But church, she said, also ended up being her salvation — in more ways than one. About 10 years ago, while living in a halfway house for recovering addicts, Mott discovered a small church in her adopted hometown that seemed to accept her just as she was.

She remembers one of the other congregants, another transgender person, guarding the bathroom while she changed into her first dress, a thrift-store find she’d selected with help from a friend. Later, in the church’s sanctuary, she was embraced and congratulated by the pastor and fellow church members for deciding to make that step.

Mott now describes the experience as life changing.

“It didn’t have to be church,” said Mott, who now works as a therapist at the Topeka facility where she once sought treatment years ago. “It could’ve been a college classroom. It could’ve been a high school auditorium.”

Like Mott, Pryor struggled with his identity growing up in small-town Kansas. He was suicidal and alcohol-dependent throughout much of his adolescence, at which point he simply thought he was gay.

It wasn’t until years later, after a stint in the psych ward at age 18 and later discovering the classic novel “Stone Butch Blues,” that he began to consider the possibility of gender fluidity.

“When I was a young person, I didn’t have a ‘me’ on TV. There wasn’t a young butch on TV,” Pryor said. “There was nobody that looked like me. And I felt like I had no future.”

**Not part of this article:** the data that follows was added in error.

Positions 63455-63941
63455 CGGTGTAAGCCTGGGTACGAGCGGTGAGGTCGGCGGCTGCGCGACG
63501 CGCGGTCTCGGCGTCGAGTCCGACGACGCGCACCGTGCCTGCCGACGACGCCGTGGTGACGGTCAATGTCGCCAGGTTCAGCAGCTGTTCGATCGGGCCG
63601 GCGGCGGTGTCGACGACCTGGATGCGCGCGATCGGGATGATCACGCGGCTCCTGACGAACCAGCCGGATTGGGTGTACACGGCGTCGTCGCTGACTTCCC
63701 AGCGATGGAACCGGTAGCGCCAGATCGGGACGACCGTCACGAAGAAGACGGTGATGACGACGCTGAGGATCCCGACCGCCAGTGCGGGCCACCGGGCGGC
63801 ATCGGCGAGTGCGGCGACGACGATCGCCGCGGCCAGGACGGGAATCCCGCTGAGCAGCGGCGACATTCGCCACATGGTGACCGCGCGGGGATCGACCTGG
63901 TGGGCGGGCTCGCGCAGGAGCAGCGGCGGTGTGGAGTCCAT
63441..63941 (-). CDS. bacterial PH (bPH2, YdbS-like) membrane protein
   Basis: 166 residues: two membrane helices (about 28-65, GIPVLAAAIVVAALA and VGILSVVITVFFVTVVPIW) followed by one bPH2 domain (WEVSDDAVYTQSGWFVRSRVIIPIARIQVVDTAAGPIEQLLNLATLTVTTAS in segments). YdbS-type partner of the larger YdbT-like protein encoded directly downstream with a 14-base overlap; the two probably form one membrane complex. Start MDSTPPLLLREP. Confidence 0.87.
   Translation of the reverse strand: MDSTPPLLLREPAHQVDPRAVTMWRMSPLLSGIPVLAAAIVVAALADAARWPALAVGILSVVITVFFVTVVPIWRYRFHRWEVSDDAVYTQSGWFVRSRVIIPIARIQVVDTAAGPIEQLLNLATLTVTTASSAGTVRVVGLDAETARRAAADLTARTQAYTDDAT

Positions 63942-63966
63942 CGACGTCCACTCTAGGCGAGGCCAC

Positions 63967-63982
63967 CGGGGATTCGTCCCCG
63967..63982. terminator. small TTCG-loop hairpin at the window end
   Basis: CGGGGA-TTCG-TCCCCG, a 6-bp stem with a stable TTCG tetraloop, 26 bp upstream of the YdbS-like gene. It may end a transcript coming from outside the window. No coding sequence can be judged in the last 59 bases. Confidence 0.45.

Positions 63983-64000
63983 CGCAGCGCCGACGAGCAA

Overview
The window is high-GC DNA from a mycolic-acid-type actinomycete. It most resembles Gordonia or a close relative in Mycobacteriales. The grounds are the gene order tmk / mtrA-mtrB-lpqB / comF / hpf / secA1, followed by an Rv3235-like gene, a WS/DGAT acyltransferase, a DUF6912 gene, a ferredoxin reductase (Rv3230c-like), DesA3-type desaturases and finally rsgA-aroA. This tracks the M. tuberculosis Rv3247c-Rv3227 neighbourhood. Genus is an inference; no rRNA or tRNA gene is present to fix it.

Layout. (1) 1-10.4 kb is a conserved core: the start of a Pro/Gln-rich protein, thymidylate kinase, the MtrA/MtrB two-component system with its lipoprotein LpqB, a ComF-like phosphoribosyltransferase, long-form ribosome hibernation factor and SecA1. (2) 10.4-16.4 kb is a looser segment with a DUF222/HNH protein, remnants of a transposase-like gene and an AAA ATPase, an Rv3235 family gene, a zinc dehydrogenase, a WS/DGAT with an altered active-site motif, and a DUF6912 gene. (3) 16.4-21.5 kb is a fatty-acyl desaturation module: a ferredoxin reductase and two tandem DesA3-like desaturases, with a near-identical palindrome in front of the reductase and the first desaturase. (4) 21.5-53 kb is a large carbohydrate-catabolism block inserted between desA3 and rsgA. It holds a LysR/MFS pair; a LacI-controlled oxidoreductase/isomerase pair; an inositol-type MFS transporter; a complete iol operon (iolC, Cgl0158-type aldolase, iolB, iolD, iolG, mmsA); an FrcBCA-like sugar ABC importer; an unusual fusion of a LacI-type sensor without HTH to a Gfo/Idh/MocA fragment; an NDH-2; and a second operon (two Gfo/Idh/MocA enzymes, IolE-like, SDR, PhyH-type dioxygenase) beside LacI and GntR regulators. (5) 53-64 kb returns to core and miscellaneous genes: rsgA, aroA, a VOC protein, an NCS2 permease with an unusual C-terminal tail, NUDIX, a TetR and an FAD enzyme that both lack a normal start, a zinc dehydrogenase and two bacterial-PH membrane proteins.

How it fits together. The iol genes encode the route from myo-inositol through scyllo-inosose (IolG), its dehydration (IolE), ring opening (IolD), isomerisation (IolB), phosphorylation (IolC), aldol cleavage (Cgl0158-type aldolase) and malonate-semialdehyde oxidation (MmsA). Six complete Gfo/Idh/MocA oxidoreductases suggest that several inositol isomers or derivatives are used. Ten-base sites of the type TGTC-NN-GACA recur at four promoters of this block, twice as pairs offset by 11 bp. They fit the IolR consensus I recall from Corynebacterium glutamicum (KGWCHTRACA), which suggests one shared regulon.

The only future Pryor saw for himself, he said, was prison. It was either that or suicide.

But things eventually got better. Pryor took his first shot of testosterone in 2001, and in 2003, married “the love of (his) life.” He has young kids of his own now, and works as a speaker, author and life coach — both locally, where he remains the “go-to guy” on transgender issues, and nationally.

“As a trans person, there’s always been that desire for me to be out. And not just because it’s a powerful expression of who I already am, but also because I want young people to get that it’s possible,” Pryor said. “I want you all to get that and know that it’s possible to be a transgender person and thrive. And not just thrive, but absolutely love your life and be powerful.”